• Subject: Re: Lua workshop: call for backup presentations.
• From: "Andy Stark" <AStark@...>
• Date: Fri, 25 Aug 2006 10:24:53 +0100

```The kind of BCD I was thinking of is not the kind with an implied decimal
point or a special decimal point symbol. You can do floating point decimal
arithmetic - you have a mantissa and exponent just like binary FP but the
digits are all stored as BCD (you can store the exponent as a simple
binary byte if you can live with a range of 10^-128..10^+127). According

http://www2.hursley.ibm.com/decimal/decimal.html

...the IEEE 854 standards actually allow for decimal as well as binary
floating point, it's just that decimal is used much less often. Since the
mantissa is an array of bytes, you can let the user choose and even change
the number of significant digits at runtime and it can be anything that
will fit in memory.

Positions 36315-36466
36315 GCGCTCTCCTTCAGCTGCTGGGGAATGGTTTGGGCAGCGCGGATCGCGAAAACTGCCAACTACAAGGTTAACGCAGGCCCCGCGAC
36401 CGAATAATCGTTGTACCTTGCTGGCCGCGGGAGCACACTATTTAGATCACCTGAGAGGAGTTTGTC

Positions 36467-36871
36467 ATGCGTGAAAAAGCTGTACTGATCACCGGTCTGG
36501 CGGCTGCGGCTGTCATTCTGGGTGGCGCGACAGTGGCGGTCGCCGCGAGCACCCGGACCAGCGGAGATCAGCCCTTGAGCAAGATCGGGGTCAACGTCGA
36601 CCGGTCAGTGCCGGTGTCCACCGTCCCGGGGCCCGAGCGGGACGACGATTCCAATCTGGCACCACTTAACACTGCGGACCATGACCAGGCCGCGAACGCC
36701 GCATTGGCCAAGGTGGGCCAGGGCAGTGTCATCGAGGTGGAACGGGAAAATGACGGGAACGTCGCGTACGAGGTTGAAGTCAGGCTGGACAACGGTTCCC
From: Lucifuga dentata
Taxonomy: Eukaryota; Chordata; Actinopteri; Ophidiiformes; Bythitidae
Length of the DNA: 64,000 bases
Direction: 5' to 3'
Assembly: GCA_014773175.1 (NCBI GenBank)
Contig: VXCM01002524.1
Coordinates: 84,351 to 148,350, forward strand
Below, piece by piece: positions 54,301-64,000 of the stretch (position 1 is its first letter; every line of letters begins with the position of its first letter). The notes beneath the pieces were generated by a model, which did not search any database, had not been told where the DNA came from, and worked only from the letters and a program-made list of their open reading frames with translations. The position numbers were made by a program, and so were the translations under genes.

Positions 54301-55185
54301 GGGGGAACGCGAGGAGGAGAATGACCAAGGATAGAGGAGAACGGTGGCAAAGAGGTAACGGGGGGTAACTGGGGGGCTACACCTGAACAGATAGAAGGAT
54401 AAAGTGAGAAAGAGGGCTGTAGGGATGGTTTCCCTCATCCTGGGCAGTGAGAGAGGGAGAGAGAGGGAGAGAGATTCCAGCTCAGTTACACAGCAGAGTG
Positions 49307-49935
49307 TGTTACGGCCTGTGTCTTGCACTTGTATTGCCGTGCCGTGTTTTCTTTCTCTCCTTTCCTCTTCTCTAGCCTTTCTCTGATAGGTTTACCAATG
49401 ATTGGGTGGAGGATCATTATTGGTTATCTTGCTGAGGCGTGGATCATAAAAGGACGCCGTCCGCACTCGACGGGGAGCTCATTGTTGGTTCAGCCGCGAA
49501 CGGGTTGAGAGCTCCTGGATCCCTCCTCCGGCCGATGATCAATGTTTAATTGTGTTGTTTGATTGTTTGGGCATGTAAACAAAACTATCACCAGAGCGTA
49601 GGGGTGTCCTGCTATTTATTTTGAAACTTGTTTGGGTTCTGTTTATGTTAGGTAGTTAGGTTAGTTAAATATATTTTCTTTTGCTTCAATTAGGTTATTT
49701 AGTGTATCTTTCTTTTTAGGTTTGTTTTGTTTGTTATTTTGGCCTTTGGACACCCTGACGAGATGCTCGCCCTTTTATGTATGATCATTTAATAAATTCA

I don't think decimal should be seen as a relic of the IBM mainframe age.
It has desirable properties but is inefficient. We used to think of
interpreted languages as desirable/inefficient but in the age of faster
processors, we have Lua and we are all the better off for it.

&.

Lua list <lua@bazar2.conectiva.com.br> on Friday, August 25, 2006 at 00:45
+0000 wrote:
>The decimal point is handled by implication. Consider all things
>to be integer. So
>
>1.23 + 1.23 = 2.46 --we have an implied 2 decimal places
>
>1/2 = 1 or 1.5  --depends on the size of the result field
>
>BCD and COBOL hence go well together with declarations
>like "####.##"
>
>>From distant memory the IBM size of these declarations is
>limited to about 18 digits (which covers most financial
>apps).
>
>DB
>
>On 8/25/06, Sam Roberts <sroberts@bycast.com> wrote:
>>
>> I couldn't find on wikipedia mention of how the decimal point is
>> handled, just the sign. Anybody know?
>
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```